My work focuses on writing electronic newsletters and other “publishable” things (white papers, interviews, articles, etc.).
Occasionally, however, clients ask me to do other things, some of which can be pretty far afield from what I’m really good at. I’ve learned to say “No thank you.”
1. When I do work that doesn’t come easily to me, it takes me longer. Since I bill everything on a prearranged fee basis, that means I do more work for a given amount of money.
2. When I do work that doesn’t come easily to me, the output is not as terrific. That means my clients, while hopefully ultimately satisfied, are not as thrilled as they are with the other work I do.
When you add it up, that means I have to work harder and work longer to make the same amount of money, and my clients are given an inferior product.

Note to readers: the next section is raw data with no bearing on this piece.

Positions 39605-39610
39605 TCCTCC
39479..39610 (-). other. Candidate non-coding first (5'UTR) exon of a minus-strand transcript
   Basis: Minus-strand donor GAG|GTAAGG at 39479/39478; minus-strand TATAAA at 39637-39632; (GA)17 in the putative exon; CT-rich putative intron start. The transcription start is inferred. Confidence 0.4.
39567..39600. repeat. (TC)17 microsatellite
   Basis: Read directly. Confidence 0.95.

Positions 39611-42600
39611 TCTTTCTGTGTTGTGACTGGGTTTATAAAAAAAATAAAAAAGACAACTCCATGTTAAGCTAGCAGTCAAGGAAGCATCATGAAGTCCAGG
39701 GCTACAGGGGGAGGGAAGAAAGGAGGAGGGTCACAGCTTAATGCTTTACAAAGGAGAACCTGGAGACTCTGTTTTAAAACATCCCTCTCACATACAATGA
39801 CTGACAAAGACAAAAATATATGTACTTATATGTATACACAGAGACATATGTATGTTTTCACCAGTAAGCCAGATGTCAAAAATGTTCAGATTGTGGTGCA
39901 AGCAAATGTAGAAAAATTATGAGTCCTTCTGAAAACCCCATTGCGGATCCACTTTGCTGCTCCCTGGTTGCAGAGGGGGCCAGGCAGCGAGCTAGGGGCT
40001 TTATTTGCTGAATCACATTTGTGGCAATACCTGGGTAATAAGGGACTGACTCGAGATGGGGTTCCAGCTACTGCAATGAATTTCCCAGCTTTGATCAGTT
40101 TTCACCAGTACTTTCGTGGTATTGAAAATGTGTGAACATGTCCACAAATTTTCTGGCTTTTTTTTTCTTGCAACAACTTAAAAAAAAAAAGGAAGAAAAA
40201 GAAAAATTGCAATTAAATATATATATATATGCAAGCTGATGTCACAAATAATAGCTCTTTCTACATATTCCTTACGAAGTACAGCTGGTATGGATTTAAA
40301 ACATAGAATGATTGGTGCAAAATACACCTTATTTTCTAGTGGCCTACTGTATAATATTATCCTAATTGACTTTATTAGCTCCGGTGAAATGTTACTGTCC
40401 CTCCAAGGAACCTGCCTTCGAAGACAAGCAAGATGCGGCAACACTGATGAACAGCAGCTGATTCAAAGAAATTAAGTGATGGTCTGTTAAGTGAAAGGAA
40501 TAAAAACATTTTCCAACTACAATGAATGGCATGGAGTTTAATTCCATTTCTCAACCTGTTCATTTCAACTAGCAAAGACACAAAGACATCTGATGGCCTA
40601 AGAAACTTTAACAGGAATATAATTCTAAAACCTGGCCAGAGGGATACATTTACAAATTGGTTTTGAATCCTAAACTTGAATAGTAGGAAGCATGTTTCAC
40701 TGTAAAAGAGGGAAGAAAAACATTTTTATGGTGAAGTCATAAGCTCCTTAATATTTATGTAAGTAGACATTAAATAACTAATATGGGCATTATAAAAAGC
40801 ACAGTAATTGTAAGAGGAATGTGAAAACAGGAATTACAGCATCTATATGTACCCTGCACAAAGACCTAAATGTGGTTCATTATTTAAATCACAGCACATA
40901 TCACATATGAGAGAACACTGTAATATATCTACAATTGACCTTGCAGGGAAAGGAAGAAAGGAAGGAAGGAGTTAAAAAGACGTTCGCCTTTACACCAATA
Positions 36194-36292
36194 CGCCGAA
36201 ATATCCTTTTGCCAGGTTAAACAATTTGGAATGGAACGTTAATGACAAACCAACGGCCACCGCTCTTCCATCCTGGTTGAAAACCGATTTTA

When I stick to my sweet spot, on the other hand, it’s easy, fun and fast, and I can ultimately make more money since that leaves me more time (and energy) for other work. And few things feel better than when a client sings your praises and cuts you a big check in the same breath.
“Never say ‘No’ to a client.”? If you ask me, that’s just one more piece of solo professional mythology that needs a closer look.